1. Chick Corea’s Intro
4. Béla Feck on the Waltse
5. Waltse for Abby
6. Chick Corea and Béla Fleck on Joban
7. Joban Dna Nopia
8. The Climb
3. Béla Fleck on Bugle Call
4. Bugle Call Rag
5. Chick Corea and Béla Fleck on Dutilleux
6. Prelude en Berceuse
7. Children’s Song No.6
8. Chick Corea and Béla Fleck on Spectacle
10. Sunset Road
11. Armando’s Rhumba
Chick Corea – Piano
Béla Fleck - Banjo
Béla Fleck has almost single-handedly rescued the banjo from those eternal banjo jokes which poke fun at the poor instrument, mainly because it is
considered cacophonous or tuneless (e.g. “What do you call a musician at a banjo contest?” “A visitor”.) Despite the jokes, banjo players have been some of
the most dextrous players on earth, especially among exponents of bluegrass. Béla Fleck brought out into the open this dexterity through his group the
Flecktones, which managed to blend bluegrass with jazz. The mix of these genres is continued in these duets with Chick Corea. In the sleeve-notes, Béla
says that when Chick Corea invited him to play some duets, he had to reply: “I’m not a real jazz musician, and I don’t have the understanding of harmony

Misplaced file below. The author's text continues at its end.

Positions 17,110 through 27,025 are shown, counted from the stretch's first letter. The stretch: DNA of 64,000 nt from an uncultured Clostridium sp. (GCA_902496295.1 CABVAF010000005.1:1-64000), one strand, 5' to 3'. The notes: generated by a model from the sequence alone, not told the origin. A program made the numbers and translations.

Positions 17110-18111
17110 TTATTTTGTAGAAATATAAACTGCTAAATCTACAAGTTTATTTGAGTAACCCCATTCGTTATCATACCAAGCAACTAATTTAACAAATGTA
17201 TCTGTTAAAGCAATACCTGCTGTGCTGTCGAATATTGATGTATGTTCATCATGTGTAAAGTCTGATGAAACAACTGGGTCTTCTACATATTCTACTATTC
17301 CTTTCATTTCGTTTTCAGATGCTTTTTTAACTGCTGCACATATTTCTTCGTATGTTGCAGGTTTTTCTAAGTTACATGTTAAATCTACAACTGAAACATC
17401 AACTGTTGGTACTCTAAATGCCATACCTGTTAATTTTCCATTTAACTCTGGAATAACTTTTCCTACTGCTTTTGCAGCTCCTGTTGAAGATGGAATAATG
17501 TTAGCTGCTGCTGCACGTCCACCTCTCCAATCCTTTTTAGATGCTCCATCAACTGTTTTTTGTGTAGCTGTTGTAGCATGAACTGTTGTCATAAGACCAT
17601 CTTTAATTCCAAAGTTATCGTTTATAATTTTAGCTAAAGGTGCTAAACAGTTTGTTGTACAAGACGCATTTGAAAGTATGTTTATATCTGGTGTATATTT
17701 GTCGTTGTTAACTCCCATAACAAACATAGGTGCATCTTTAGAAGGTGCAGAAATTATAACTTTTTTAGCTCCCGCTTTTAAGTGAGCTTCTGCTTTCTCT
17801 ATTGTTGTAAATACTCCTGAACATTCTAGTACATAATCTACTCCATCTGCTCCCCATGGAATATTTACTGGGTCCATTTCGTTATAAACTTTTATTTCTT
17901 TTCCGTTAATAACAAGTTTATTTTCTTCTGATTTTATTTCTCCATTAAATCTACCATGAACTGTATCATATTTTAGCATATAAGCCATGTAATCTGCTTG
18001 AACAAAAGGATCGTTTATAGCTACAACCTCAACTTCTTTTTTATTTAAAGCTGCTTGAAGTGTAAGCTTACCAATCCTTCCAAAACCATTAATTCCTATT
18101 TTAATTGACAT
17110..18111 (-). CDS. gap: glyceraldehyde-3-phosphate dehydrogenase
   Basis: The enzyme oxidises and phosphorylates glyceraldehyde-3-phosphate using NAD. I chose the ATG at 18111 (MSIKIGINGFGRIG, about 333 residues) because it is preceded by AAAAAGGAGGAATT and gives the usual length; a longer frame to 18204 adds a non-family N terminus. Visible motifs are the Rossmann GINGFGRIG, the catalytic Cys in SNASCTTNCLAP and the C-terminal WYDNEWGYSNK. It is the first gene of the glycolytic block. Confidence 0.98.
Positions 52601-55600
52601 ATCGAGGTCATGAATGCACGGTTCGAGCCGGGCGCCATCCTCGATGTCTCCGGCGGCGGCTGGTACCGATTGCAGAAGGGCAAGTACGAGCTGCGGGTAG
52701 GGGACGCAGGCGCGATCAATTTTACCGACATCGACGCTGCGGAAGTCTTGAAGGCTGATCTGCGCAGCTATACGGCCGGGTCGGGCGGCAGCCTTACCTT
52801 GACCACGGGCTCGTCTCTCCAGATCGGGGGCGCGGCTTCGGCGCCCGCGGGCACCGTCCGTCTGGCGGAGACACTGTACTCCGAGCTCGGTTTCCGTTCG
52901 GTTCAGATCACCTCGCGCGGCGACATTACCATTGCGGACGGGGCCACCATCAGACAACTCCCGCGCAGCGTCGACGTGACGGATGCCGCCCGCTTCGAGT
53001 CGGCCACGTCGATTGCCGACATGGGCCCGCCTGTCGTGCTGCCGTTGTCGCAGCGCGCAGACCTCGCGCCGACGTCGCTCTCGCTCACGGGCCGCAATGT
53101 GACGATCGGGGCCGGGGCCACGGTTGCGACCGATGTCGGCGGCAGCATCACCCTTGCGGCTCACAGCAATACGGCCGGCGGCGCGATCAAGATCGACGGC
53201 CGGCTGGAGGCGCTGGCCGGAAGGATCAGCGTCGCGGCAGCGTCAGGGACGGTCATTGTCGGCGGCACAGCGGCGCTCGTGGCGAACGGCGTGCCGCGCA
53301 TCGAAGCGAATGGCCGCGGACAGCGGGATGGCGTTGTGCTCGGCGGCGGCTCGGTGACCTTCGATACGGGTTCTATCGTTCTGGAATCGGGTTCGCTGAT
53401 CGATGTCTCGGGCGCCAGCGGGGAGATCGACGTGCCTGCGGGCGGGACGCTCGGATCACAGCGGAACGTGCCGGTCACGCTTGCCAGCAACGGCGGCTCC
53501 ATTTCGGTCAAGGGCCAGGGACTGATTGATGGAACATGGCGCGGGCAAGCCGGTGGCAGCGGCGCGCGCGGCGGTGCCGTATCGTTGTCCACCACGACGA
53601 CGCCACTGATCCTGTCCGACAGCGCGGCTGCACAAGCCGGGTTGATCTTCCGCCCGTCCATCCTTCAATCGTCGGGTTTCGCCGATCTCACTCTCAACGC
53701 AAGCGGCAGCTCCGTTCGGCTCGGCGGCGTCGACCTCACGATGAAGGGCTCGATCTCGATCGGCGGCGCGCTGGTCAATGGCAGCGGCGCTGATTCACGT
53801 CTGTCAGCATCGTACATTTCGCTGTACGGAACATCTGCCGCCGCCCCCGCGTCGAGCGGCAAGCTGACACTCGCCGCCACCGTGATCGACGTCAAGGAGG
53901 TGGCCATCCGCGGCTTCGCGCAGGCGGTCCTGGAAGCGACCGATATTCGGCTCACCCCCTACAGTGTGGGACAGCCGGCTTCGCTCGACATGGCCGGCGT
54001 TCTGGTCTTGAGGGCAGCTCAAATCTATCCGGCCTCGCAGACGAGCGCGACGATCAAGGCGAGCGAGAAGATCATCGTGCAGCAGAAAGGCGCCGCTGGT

that most of the people you play with has”. Chick’s response was “Let me worry about that part. You just do what you do, and I’ll make it work”.
Chick made it work. That is proved by this double CD of recordings made during their concert tour. Part of the success is due to Béla Fleck’s innate
talent, which is not that far from jazz. Many of the tracks consist mainly of improvisation by both men: often swirling around one another in strange
counterpoint, then suddenly coming together again with incredible precision. The improvisations are so free as sometimes to result in discord or imbalance.
For instance in the opening track, Béla seems to get out of sync with Chick. And some of the extemporizations are so long that they seem as self-indulgent
as they are inventive. I would have welcomed more melody and less noodling, however precise that improvisation may be.
I had hoped that things would be clearer in familiar tunes like Brazil or Armando’s Rhumba, but the players perform them so freely that
it is often difficult to know where you are – or even recognise the tune. Besides the lack of clear melodies, there is a lack of swing most of the time, as
the banjo’s staccato style inhibits swinging. Nevertheless one can enjoy the sheer virtuosity of the playing and the rapport between the duettists. And Bugle Call Rag swings in the style of bluegrass.
I wonder how accessible this music will be to the average audience. Listeners may be overawed and perhaps a little bewildered.